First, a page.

a good hacking horse -- what does that mean to you?

Well on a day I have free to be with my own horses, it is pouring with rain -- and I have to cast my mind back to think of the last good hack I had. I have recently become partners with a new horse, who needs some support -- but I have some good experiences to draw on as with Evie, my previous horse, we developed a great hacking partnership

So -- as it rains outside, I thought I would share one of my blogposts and see what others can add to what we all think is in the package that makes up a good hacking horse:

So here is my idea of a good hacking horse.

The easiest way to share this with you is to tell you about a ride I had on Evie, who is, as some of you know, a very good hacking horse.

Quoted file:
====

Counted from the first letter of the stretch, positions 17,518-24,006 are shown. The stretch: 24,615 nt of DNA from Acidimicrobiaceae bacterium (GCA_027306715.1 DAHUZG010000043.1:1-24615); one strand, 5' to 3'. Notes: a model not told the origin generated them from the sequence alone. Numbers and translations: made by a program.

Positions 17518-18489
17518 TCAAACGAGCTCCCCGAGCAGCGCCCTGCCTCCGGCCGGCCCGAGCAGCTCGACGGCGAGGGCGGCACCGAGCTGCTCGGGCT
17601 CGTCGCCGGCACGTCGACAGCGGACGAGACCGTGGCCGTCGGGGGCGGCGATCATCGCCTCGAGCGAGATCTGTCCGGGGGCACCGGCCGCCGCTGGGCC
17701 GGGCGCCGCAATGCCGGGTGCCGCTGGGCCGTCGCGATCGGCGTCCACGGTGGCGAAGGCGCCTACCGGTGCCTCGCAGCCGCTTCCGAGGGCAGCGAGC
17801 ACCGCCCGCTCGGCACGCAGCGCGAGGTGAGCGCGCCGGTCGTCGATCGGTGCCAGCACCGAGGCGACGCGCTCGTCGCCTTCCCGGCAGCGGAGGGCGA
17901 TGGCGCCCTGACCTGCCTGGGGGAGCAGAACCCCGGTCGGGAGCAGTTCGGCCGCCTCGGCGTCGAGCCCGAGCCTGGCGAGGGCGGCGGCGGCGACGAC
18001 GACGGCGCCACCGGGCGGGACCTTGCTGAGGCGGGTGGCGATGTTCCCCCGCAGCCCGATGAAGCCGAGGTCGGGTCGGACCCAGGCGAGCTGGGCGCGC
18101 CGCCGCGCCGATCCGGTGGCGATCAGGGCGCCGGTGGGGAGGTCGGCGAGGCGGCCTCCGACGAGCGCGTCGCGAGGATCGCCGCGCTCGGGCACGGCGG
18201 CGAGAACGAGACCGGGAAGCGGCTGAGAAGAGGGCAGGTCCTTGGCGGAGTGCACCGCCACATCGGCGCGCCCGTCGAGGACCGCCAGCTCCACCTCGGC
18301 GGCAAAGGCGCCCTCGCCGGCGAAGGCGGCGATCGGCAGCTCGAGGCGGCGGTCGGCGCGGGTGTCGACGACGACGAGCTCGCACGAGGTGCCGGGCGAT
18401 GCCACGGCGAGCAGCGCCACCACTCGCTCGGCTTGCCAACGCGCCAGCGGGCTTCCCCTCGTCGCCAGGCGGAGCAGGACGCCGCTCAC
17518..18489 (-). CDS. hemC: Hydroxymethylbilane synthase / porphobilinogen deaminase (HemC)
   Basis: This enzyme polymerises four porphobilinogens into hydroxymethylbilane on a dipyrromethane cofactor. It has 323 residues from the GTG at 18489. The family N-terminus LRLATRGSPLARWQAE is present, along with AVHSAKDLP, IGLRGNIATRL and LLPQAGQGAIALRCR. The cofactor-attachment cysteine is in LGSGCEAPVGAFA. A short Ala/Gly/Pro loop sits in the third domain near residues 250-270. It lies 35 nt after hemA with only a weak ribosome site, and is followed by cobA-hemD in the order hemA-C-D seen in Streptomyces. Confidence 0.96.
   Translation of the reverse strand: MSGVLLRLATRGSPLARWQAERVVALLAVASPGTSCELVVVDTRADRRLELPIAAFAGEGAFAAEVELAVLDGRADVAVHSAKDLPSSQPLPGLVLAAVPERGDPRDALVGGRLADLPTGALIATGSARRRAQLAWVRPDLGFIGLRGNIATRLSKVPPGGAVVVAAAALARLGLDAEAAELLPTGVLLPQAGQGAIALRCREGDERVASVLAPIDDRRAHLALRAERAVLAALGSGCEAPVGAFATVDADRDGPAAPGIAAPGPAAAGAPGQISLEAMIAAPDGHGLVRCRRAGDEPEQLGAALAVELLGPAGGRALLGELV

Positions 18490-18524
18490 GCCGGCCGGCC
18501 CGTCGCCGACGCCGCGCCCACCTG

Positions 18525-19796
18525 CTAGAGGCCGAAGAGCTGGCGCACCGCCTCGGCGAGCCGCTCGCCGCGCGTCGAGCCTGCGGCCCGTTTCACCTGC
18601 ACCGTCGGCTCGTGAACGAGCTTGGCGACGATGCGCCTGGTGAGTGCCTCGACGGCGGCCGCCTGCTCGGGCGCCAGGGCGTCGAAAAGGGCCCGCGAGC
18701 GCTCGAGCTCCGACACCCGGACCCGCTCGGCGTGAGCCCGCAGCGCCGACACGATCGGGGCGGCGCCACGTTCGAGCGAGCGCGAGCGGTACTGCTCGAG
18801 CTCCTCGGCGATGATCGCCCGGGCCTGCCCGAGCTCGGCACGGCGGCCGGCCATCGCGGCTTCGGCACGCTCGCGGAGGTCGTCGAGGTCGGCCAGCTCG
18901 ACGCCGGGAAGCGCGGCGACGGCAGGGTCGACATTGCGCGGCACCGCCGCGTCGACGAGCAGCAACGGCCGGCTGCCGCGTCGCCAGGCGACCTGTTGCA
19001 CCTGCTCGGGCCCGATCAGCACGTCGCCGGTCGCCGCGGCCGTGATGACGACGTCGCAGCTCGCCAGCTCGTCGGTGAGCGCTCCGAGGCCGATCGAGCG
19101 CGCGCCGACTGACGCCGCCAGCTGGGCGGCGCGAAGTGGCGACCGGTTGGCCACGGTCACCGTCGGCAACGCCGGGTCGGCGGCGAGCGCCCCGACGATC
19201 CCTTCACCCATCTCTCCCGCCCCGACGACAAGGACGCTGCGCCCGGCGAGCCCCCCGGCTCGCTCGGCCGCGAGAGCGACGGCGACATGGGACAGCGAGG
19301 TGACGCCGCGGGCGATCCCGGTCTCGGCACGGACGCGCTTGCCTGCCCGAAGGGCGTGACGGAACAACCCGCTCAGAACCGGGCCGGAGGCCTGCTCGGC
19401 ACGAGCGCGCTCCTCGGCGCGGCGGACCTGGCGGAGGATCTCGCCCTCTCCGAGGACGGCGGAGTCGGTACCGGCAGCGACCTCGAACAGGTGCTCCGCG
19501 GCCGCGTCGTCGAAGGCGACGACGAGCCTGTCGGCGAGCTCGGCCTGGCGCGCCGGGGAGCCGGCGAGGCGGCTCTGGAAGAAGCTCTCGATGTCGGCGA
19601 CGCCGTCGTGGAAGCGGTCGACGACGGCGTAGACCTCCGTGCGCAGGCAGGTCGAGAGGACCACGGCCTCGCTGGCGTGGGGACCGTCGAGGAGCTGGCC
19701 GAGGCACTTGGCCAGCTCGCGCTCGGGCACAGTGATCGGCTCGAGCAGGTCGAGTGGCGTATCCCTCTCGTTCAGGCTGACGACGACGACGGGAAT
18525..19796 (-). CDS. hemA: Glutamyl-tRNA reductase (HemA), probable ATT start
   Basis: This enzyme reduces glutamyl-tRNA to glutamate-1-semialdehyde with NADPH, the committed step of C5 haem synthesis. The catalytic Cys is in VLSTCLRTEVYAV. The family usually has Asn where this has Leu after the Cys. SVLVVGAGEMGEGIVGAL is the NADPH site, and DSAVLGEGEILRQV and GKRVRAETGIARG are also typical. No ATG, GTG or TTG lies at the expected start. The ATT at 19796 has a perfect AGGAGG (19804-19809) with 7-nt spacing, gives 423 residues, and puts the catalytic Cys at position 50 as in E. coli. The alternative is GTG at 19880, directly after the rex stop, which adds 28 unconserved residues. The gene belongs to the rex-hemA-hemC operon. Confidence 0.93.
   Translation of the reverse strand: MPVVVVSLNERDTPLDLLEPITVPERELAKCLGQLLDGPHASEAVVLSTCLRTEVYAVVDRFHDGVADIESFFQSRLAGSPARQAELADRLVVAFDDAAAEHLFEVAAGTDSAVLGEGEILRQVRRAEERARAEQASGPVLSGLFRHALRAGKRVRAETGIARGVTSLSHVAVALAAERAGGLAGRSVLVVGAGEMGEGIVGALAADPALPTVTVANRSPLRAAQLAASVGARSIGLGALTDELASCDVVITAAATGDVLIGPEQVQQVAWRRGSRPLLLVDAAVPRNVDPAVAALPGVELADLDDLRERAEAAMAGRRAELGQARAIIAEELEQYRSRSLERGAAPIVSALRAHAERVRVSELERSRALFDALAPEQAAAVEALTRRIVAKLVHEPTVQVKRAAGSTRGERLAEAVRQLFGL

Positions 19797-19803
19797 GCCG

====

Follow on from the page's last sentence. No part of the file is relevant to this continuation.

I arrived at her field in the lorry, parking in the gateway and opening the ramp. She looked up as I arrived and by the time I was opening the gate, halter in hand, she was already strolling over to meet me. She offered her head softly for the halter, and followed me to the gateway, where she went through ahead of me on request, then turned and faced me while still on a loose lead rope so I could come through, keeping the other horses back, and safely close the gate.

She graciously accepted a treat for being so good as to come over to me, then on my invitation, walked into the lorry and loaded herself, waiting patiently for me to close partitions and doors before heading off.

On the short journey to the starting point of our ride, she travelled quietly and calmly – just giving one short sharp kick when I braked too sharply for her liking. Helping me improve my driving LOL.

At the car park, she whickered when I opened the doors and her eyes lit up when she realised we were ready to go on a hack. As I tacked her up she stood as quietly as she could, with a few excited steps which I smiled to see!